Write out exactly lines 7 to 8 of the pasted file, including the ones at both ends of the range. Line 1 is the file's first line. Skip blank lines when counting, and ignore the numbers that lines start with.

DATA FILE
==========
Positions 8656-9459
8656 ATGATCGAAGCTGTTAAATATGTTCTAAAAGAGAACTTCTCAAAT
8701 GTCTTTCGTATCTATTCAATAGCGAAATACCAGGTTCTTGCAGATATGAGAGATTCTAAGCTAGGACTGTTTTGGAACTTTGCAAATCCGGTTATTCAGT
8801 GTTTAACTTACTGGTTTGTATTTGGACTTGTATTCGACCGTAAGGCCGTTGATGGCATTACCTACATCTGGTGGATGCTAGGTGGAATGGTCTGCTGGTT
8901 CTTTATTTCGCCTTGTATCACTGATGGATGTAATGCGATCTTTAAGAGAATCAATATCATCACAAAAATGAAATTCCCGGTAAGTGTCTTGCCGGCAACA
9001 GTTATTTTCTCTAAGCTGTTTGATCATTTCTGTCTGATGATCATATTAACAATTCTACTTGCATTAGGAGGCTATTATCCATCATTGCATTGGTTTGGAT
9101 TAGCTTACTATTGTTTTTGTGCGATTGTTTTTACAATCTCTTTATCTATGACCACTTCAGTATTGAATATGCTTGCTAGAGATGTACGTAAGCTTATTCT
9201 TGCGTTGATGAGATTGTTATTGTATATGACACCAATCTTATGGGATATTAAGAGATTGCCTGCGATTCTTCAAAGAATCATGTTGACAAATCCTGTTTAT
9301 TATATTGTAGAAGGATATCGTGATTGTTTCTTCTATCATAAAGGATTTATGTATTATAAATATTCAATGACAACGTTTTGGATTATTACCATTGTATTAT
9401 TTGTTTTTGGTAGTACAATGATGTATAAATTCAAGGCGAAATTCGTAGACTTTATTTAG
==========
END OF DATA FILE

9101 TAGCTTACTATTGTTTTTGTGCGATTGTTTTTACAATCTCTTTATCTATGACCACTTCAGTATTGAATATGCTTGCTAGAGATGTACGTAAGCTTATTCT
9201 TGCGTTGATGAGATTGTTATTGTATATGACACCAATCTTATGGGATATTAAGAGATTGCCTGCGATTCTTCAAAGAATCATGTTGACAAATCCTGTTTAT